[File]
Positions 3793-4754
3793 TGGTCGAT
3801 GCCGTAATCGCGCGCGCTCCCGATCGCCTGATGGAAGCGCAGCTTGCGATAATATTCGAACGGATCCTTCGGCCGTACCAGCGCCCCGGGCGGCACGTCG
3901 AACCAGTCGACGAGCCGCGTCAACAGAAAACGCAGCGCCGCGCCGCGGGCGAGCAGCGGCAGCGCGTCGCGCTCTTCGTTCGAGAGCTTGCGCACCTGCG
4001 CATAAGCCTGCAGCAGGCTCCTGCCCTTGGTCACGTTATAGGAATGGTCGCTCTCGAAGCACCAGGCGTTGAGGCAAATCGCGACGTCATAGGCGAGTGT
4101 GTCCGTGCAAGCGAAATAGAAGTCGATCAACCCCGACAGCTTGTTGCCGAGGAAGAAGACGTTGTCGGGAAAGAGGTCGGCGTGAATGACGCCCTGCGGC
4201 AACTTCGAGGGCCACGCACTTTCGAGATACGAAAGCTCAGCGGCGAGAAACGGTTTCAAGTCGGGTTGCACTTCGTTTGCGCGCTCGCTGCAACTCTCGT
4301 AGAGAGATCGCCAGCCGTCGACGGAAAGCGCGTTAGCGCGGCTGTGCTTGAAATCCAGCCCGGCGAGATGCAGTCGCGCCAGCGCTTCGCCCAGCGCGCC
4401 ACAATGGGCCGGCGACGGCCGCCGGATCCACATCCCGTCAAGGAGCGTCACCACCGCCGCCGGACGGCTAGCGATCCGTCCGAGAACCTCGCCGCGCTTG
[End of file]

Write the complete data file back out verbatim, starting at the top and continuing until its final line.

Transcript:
Positions 3793-4754
3793 TGGTCGAT
3801 GCCGTAATCGCGCGCGCTCCCGATCGCCTGATGGAAGCGCAGCTTGCGATAATATTCGAACGGATCCTTCGGCCGTACCAGCGCCCCGGGCGGCACGTCG
3901 AACCAGTCGACGAGCCGCGTCAACAGAAAACGCAGCGCCGCGCCGCGGGCGAGCAGCGGCAGCGCGTCGCGCTCTTCGTTCGAGAGCTTGCGCACCTGCG
4001 CATAAGCCTGCAGCAGGCTCCTGCCCTTGGTCACGTTATAGGAATGGTCGCTCTCGAAGCACCAGGCGTTGAGGCAAATCGCGACGTCATAGGCGAGTGT
4101 GTCCGTGCAAGCGAAATAGAAGTCGATCAACCCCGACAGCTTGTTGCCGAGGAAGAAGACGTTGTCGGGAAAGAGGTCGGCGTGAATGACGCCCTGCGGC
4201 AACTTCGAGGGCCACGCACTTTCGAGATACGAAAGCTCAGCGGCGAGAAACGGTTTCAAGTCGGGTTGCACTTCGTTTGCGCGCTCGCTGCAACTCTCGT
4301 AGAGAGATCGCCAGCCGTCGACGGAAAGCGCGTTAGCGCGGCTGTGCTTGAAATCCAGCCCGGCGAGATGCAGTCGCGCCAGCGCTTCGCCCAGCGCGCC
4401 ACAATGGGCCGGCGACGGCCGCCGGATCCACATCCCGTCAAGGAGCGTCACCACCGCCGCCGGACGGCTAGCGATCCGTCCGAGAACCTCGCCGCGCTTG